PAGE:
Cal Newport is one of my favorite authors on productivity. I’ve been reading his blog on deep work since sophomore year of college. He recently penned an article for the New Yorker titled, “Slack Is the Right Tool for the Wrong Way to Work”.
As the founder of a digital agency that builds websites, I’m always getting added to Slack channels. I’m normally in anywhere from 6 to 8 groups — with each group containing 4 to 6 channels. Then we get added to productivity tools, issue tracking software, different accounting programs, new niche CRMs… If the to-do list doesn’t overload my day, remembering the day’s dozen different groupchats always tips the scale.
The average support team has considerably more fires to put out. Is Slack the right tool for them? Is Slack the right tool for me? It can be — but only if used correctly.
‘Sorry, we can’t join your Slack’ argues that agencies would be much more productive without joining these instant messaging tools. After all, how often does a notification interrupt your workflow? If you can have more uninterrupted room to focus on meaningful deep work, you can deliver better results for clients.
These think pieces feel like convincing arguments, however, nuanced conversation about project details just won’t suffice over email. It’s important to remember Slack should be used as more than a blank slate. Stewart Butterfield wants us to customize our Slack groups to fit personalized needs. Slack is not the wrong way to work — it simply requires our conscious effort to add relevant tools, applications, and bots that solve these productivity problems.
Just like the app store, the Slack App Directory is the real place to add apps that get work done. Like most marketplace companies today, the number of Slack-centered tools, bots, integrations, and apps increases every single day. This is a relatively new ecosystem which makes it difficult for any team to know which tool works best.
This article is intended to help enterprise support teams compare and contrast the most helpful Slack bots. I examined HelpDesk+, Halp, and AtSpoke to offer a synopsis of my favorite, recommended tool.
I’ll put the TL;DR right here.
My favorite is HelpDesk+
How many tabs do you have open right now? HelpDesk+ is a defense against the tab-tango. It’s a process where users can support themselves as they search for information and ticket info.
It’s support for support teams.
This is my preferred way to track requests and streamline support work. I don’t have to login to an excessive number of apps or portals because everything I need to know is in Slack. That already saves me a significant amount of time.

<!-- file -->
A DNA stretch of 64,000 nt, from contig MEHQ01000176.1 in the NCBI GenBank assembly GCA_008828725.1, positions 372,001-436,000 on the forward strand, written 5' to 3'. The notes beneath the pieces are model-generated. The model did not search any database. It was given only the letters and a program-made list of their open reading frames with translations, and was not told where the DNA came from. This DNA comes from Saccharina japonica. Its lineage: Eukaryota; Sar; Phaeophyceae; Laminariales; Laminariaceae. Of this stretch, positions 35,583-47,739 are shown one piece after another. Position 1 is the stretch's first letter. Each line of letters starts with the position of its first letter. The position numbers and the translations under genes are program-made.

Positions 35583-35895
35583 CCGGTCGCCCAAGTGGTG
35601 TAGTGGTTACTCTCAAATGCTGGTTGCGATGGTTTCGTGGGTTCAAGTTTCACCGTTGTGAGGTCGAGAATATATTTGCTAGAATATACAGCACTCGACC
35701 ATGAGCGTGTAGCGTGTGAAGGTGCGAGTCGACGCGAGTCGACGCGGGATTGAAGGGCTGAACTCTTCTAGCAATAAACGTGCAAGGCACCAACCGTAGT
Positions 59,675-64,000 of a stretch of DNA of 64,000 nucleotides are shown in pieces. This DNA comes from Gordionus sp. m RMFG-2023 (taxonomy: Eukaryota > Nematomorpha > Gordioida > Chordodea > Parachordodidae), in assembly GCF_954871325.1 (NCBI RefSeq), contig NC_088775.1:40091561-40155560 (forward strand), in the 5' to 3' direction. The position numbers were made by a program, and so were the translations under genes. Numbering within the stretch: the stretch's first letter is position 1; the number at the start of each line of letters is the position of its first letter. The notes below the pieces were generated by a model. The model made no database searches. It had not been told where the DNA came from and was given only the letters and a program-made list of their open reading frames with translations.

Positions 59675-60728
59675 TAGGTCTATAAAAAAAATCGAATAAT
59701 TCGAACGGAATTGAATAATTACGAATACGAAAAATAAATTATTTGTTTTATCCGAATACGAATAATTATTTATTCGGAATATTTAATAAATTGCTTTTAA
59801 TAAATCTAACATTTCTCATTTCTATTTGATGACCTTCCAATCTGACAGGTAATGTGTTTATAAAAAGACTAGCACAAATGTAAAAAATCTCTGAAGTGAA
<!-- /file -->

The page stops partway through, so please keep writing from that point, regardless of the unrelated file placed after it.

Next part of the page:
HelpDesk+ reduces the amount of context switching I have to do, which decreases my time wasted on repetitive workloads. This is far better than quitting Slack and relying on email for following in-depth conversations. Slack hacks like this add up quickly to create the time and space I need to focus on building.
This integration lets you search, create, and transition new requests. Then their routing process uses auto mapping to memorize these JSM request types. That means similar future issues can be answered as soon as they’re asked. Approvals take place in Slack so I can focus on the next to-do instead of pseudowork!
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There are other integrations coming soon but their existing integration with knowledge base in Confluence is super helpful. HelpDesk+ was created by some really interesting Slack developers who also make other tools that increase meeting efficiency and integrate with Jira.
Halp is a simple conversational ticketing solution which allows IT and Op teams to be more organized and efficient! This effectiveness is achieved by assisting teams in assigning, prioritizing, managing, and reporting requests from Slack.
Any team can improve their everyday communication with new abilities to track, automate, and most importantly, understand workflow. They’re trying to help remote teams move towards both happiness and productivity.
AtSpoke is another workplace ops tool intended to assist IT, Dev, and other teams in creating a more efficient conversational experience. They emphasize their focus on whatever subject matters, as opposed to solely focusing on a ticketing system.
While their system is good for conversational ticketing, it also auto-resolves tickets and automates repetitive agent tasks so teams can do more for less. AtSpoke is a good way to accelerate company-wide support work.
In summation, I liked HelpDesk+